by Fran Lock

And he says I have this hardly original
hole inside of me; that I am two things
infinitely: carnal and futile. He’s right.
I am a bad wife, a wanting quarry
of witless worry; lank rage, grim schlock,
and stroppy poverty. I am sleazed in
the green of The Land, raining down
her birdsong in blows. The dubby
crush of my keening does his head in.
I sink kisses into screams like pushing
pennies into mud. And he says he is done.
From the wordy murk of my loss come
lanterns and daggers, and I am my country:
mean, gutless and Medieval; a dread
mess of battlements and spoils. He cannot
love me, grieved to my gills and grinding
exile like an axe. He cannot love me,
howling out my mutant blues to no one.
My semi-automatic sobbing wakes
the neighbours. I am sorry. I have tried
to live lightly, to live like gadje girls,
to make my mouth an obedient crock
of homage; to keep my swift hands soft
in illiterate peachiness. But I am from
an ugly world, an ugly world with ugly
songs for busking in an underpass. I am
not one of your machine-washable muses,
my face a cotton swab. I cannot come
clean, come cosy, come tame and fond.
His suckling fund of human love destroys
me. I am not good. I am a ferreting girl
who steals from shops, a perfidious febrile
girl who gobs off bridges; a hedging
and fretting girl, one eye on the exit.
I am terrible. I drink myself to a fly-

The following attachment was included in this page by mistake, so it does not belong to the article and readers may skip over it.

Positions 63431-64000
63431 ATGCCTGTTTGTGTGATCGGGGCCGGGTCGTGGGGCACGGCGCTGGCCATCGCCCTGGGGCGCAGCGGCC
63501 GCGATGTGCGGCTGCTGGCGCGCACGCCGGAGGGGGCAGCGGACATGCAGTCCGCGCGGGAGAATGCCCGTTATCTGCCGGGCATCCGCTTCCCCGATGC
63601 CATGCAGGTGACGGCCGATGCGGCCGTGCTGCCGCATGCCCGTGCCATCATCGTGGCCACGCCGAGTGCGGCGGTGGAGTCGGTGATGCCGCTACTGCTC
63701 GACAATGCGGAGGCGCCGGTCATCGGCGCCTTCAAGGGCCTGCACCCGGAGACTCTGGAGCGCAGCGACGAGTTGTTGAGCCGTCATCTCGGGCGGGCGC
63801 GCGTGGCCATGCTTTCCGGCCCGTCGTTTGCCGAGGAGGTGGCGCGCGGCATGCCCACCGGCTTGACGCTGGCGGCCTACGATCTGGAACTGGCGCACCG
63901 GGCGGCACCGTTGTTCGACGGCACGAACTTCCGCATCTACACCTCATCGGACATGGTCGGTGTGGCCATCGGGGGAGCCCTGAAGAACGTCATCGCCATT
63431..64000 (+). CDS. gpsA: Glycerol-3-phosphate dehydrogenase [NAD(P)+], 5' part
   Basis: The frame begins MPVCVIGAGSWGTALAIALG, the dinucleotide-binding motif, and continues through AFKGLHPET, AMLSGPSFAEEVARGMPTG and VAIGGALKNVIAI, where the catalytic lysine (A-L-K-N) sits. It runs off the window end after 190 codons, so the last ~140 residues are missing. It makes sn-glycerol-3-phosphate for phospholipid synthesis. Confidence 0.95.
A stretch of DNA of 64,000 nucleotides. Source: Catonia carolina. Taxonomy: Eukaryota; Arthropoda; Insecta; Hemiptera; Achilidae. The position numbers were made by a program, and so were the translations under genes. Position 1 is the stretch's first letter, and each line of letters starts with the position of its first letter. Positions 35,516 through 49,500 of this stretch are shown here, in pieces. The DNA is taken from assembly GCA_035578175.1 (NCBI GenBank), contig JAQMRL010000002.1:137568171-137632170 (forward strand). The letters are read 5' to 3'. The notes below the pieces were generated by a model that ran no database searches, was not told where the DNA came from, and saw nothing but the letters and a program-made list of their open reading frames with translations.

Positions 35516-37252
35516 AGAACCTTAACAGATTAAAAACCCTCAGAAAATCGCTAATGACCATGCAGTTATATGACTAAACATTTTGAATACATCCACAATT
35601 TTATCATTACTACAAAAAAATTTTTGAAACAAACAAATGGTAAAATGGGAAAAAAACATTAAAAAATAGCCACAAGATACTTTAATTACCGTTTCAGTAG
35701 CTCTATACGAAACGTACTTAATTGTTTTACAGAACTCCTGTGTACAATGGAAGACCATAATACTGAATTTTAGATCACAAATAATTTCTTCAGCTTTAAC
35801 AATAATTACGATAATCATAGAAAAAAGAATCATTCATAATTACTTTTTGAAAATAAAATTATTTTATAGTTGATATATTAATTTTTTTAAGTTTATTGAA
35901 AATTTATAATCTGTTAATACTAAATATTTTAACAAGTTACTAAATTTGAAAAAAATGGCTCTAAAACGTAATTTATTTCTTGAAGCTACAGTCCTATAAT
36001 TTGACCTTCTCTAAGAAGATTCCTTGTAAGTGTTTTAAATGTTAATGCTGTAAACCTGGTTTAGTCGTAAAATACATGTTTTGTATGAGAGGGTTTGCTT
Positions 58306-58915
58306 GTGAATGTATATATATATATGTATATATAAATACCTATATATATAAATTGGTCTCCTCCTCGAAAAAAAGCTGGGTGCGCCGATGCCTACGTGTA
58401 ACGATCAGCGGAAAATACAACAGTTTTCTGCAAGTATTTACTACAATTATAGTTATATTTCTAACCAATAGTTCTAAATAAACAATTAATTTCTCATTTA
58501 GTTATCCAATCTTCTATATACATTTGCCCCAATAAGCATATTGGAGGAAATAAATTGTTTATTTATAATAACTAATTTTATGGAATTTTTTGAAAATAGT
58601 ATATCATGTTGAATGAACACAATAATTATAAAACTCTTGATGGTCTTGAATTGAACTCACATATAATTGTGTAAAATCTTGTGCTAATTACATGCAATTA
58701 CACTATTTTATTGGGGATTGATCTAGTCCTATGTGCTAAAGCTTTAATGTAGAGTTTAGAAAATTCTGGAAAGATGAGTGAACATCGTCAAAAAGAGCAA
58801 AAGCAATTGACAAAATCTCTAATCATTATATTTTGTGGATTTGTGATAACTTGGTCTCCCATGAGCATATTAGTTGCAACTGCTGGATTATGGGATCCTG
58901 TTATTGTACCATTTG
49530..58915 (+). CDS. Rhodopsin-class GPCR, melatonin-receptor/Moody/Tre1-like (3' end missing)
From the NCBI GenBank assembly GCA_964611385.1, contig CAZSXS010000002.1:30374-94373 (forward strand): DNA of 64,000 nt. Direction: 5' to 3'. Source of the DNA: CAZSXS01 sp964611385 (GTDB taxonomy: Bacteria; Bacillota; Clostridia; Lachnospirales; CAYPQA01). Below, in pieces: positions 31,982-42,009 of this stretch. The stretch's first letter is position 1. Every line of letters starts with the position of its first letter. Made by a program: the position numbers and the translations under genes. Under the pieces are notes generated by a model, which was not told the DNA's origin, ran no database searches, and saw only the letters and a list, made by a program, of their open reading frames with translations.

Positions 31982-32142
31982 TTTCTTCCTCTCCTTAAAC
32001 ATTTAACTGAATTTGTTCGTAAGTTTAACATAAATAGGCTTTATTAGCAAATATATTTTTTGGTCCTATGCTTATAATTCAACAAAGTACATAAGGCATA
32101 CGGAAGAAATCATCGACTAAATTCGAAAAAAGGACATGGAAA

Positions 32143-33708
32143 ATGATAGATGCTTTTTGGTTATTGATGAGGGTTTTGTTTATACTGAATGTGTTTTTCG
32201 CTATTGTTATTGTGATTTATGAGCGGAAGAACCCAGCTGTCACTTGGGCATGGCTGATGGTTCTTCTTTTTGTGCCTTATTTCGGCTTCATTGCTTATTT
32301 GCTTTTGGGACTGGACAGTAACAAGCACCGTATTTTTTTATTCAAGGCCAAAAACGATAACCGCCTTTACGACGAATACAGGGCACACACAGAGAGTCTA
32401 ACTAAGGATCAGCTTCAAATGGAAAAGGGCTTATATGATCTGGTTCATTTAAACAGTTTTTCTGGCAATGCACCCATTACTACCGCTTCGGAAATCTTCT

tipped farrago of falling down. No decorum
in me. My mourning is eloquent strumpetry,
and ruin porn will always be the whole
of my Law. I am sorry. And he says he
cannot love me in my insolent libidiny;
my shrill pandemic ditties: poems bleating
like woebegone ringtones. He cannot love me
in my words, raptures dragged from the slangy
waste of Norn. He says he will have none,
when a poem is a viral fire that spreads my anger
round; a typo-tastic war grave in which I bury
my dead. And he says I am damaged. I frisk
the heart for sadness, find it waiting
like a toothache. It is true. Thrice fool girl,
dangled at a day’s end, what have I got
besides? There is only this particular fire
in me, this brief biotic craze of light, a halo
like a yellow enzyme: luciferase, fanatical,
and dragging us down, he says. He leaves
and slams the door. I breathe again. The TV
leaks a sour myrrh meaning evening. I scuff
my breath on the edges of an empty room.
Here is the moon, poor feme sole,
and the orange stars in their cold swoon.